MANILA, Philippines - Because of New Zealand’s new rules for hiring overseas-trained nurses, former Filipino dentist Ruby Lat is now stuck as a health care assistant at a hospital, earning 16 NZ dollars or more than P440 an hour despite being a nurse who could be earning NZ$25 or almost P700 an hour.
“I feel it is just the council’s way of protecting nursing jobs for the locals," Lat told the New Zealand Herald.
According to the report, many more Filipino nurses have branded the Nursing Council’s new requirements as “prejudicial" and “unfair," making them settle for unskilled jobs with minimum wage even when hospitals are “facing an acute shortage of nurses."
The new requirements, which took effect last week, requires all overseas-qualified nurses - including those from Britain and other English-speaking countries – to face a tough English language assessment.
According to the report, New Zealand’s Nursing Council now requires a score of 7 in each band of the IELTS (International English language testing system) test, higher than the current university entry requirement of 6.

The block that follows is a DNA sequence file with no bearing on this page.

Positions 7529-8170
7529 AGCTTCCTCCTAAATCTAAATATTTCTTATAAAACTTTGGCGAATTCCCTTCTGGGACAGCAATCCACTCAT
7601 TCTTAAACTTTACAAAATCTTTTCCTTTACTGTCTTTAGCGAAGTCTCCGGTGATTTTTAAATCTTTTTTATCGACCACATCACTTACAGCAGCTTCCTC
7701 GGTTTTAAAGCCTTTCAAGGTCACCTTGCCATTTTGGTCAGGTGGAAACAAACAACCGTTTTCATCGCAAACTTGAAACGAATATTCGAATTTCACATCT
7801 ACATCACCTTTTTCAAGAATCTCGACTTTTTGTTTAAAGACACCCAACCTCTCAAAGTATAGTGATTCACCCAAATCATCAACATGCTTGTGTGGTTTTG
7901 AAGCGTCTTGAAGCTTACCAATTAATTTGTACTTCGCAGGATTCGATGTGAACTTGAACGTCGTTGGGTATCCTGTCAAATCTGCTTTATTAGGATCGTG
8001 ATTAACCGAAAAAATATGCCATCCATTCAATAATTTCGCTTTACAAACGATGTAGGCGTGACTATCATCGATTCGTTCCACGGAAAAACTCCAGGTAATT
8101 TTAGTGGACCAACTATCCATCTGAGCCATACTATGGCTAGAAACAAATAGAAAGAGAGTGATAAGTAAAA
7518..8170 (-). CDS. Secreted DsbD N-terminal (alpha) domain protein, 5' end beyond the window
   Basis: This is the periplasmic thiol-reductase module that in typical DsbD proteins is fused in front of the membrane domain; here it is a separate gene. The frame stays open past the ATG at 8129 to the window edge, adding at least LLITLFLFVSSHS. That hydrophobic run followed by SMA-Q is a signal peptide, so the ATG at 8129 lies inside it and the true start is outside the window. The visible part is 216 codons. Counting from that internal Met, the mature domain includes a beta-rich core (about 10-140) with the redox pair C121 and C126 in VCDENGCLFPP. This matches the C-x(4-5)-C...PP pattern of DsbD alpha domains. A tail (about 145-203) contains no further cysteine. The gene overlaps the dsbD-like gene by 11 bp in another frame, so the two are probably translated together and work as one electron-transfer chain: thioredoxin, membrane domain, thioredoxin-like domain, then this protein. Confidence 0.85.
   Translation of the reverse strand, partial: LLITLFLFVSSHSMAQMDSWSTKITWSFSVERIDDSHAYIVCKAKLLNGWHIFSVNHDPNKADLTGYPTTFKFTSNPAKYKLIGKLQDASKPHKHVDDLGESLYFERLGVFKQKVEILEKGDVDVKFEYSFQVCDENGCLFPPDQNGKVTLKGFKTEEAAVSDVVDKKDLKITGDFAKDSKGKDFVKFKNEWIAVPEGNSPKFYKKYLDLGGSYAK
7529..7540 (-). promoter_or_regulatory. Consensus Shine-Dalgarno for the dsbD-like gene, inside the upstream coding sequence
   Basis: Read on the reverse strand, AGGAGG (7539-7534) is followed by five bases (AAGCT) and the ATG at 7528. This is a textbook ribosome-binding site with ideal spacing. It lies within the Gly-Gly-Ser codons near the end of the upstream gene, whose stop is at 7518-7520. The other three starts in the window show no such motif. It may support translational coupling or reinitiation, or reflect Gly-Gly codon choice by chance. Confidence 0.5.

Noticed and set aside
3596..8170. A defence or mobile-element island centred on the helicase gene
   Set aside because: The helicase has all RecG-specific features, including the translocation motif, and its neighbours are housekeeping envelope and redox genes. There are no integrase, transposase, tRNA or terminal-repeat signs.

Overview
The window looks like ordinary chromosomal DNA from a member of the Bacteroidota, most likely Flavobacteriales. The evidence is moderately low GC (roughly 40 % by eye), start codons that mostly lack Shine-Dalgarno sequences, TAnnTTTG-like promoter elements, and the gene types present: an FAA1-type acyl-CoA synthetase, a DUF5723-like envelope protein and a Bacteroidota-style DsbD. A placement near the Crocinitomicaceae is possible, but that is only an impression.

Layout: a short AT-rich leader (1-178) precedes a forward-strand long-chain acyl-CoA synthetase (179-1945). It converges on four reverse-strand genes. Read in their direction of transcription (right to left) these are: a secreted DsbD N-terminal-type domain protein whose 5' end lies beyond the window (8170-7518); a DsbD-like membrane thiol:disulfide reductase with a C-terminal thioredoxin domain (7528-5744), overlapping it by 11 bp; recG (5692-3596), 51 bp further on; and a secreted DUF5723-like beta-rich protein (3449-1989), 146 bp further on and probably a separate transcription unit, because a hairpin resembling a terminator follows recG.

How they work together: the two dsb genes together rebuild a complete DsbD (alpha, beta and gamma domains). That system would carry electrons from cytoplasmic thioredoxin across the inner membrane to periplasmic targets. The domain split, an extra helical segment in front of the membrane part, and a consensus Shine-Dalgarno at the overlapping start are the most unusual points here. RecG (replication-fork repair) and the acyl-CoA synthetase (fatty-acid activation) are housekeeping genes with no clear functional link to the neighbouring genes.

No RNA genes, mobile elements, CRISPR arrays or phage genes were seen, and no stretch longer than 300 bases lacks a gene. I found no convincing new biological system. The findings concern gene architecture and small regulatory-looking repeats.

Reginald, another nurse, told the New Zealand Herald that he believed the requirement was also set to protect nursing jobs for the locals.
“How many of the local nurses would even be able to get 7 in IELTS anyway. It is just not a level playing field," he said.
But the biggest problem for many Filipino nurses is a recent decision by the council that those with nursing degree courses of less than four years will no longer be deemed eligible for employment in New Zealand.
Most Filipinos took nursing as their second course, shortening the time that they needed to complete it as they have already taken some subjects for a previous degree.
Agnes Granada of the group Migrant Action Trust said in the report that it was common for Filipino workers to take nursing as a second course because they saw the demand for nurses worldwide as their way to get out of the country.
Even former Filipino medical doctors have had problems registering in New Zealand as nurses, said Granada.
Moreover, recruiters have also found the new rules to be a liability to New Zealand.
Rodney Faulkner, director of A1 Care 24-7, which recruits foreign nurses for hospitals and district health boards in New Zealand, said in the report that the new registration is “stupid and will just add to New Zealand’s loss."
He said that there was “a huge miscarriage of justice" when a trained nurse he recruited was not considered “good enough" for their country. His recruit apparently held a doctor’s degree in medicine and topped his university in the Philippines.- GMANews.TV
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